If you don’t feel like you are getting what you need in your current job or if you want to start looking for a job for the first time, we have some great resources to help. Take a look at our live job board and list of company profiles. Here, you can find jobs and employers that are Disability-Friendly. This will help you know you are going into a supportive environment where you can be yourself.

That can make a world of difference.

How Employers Can Help

There are a lot of ways in which employers can help people living with Crohn’s. Here are some of our suggestions:

  • Providing adequate and accessible toilet facilities: It will be a source of great stress to your employees if the toilet facilities aren’t up to scratch. People with Crohn’s may need to use the toilet frequently and urgently. Some may also use a colostomy bag. Providing good quality toilets that are accessible to all members of staff is essential.
  • Allowing flexibility of breaks: It is much more comfortable for people with Crohn’s at work if they can take a break when they need to and without notifying a manager. As we have mentioned, people with the condition might need the bathroom quite frequently. As an adult, it is never ideal to have to make everyone around you aware of your bathroom habits. Allowing your employees both dignity and autonomy can really help.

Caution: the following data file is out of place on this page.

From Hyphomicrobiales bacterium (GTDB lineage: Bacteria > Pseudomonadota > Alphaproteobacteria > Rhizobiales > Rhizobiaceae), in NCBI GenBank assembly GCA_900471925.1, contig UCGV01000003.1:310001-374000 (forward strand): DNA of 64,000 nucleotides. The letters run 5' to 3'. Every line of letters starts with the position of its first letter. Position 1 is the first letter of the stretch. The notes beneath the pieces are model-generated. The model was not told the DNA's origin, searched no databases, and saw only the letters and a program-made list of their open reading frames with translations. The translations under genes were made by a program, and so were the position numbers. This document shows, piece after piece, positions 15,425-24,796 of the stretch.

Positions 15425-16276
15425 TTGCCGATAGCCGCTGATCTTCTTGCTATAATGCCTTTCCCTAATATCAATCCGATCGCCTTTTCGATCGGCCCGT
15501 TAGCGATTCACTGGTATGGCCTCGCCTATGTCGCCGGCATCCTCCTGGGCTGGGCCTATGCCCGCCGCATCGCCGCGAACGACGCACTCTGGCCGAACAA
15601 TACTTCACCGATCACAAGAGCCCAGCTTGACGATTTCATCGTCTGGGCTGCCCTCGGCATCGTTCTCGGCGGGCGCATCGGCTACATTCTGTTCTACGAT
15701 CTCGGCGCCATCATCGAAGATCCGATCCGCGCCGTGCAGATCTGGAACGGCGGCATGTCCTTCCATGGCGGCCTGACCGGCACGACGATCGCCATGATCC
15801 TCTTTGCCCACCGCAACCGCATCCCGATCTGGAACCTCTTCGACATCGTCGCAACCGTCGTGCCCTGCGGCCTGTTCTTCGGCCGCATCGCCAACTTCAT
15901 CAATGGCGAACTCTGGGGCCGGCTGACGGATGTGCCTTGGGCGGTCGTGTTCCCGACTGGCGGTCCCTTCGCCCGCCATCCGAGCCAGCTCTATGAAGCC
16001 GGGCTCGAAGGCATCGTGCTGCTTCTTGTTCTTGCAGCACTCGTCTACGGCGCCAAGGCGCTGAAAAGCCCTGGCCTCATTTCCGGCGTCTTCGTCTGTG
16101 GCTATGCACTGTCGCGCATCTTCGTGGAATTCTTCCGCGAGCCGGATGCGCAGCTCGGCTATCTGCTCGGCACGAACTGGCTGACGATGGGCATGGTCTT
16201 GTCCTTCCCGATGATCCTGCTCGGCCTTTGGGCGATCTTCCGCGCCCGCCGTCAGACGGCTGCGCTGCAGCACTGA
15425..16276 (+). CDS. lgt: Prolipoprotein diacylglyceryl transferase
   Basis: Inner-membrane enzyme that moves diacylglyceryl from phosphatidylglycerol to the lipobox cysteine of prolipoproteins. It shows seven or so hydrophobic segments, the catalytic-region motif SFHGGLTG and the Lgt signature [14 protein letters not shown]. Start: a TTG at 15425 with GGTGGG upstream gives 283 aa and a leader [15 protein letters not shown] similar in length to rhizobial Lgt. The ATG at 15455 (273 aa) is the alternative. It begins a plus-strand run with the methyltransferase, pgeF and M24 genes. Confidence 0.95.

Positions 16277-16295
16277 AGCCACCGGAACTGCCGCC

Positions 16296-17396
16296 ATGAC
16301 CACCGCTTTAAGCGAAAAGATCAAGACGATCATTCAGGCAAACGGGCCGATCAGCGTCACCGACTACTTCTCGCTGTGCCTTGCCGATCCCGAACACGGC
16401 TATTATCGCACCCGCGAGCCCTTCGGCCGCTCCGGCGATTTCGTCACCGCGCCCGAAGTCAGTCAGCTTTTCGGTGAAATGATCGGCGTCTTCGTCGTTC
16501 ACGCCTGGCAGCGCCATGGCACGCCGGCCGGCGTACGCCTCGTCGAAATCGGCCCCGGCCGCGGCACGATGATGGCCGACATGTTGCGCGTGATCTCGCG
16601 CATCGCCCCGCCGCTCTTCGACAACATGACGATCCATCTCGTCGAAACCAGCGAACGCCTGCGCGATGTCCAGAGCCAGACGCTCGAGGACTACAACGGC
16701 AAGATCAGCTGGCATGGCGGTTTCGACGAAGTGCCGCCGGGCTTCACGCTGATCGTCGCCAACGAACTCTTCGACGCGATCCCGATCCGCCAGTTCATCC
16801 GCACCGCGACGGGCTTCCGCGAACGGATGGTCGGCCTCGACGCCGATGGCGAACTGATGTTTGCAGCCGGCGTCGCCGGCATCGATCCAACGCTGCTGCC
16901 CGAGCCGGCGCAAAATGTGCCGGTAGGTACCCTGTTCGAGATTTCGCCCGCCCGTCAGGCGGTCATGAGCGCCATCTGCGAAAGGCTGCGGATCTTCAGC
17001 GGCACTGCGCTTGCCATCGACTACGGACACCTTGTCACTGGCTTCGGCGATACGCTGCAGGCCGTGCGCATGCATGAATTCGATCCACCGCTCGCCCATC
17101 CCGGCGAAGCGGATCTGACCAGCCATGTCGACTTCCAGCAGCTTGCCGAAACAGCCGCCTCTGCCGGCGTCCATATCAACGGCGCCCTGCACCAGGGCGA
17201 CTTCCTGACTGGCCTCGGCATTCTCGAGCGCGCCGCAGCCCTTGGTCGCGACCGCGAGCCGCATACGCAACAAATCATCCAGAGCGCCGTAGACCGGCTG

• Offering remote work: Remote work can allow employees to have the comfort of their own homes. If they are struggling with pain and related symptoms right now, working at home can be ideal. It can also reduce the stress of commuting and working in close proximity to others during a bad flare-up.
  • Creating an open and honest relationship with employees: Life gets easier at work if your employees feel comfortable talking to you. When you are open and honest with your employees, it is easier for them to tell you what they need. This cuts down on any guessing and assumptions. Creating a safe environment helps everyone in the long run.
  • Encouraging office learning and training: It is important that everyone in your office is as accepting as possible of their disabled colleagues. One of the best things you can do for employees with Chron’s is to encourage office learning and training. Learning about non-visible disabilities helps reduce stigma and increase care.

If you work on all of these things, your employees with Crohn’s will have a much happier and healthier time at work. This is good for both them and you, as you will get a loyal and hardworking employee in return. People with disabilities deserve our support and we owe it to them to do our best.

Find out more about becoming a Disability-Friendly employer right here on our site. Then, you can look into what we offer employers at Careers with Disabilities. With us, you can create your own company profile, get social media coverage, and recruit a diverse pool of candidates with inclusive job postings.

Being an inclusive employer is the way forward. Get started with us today.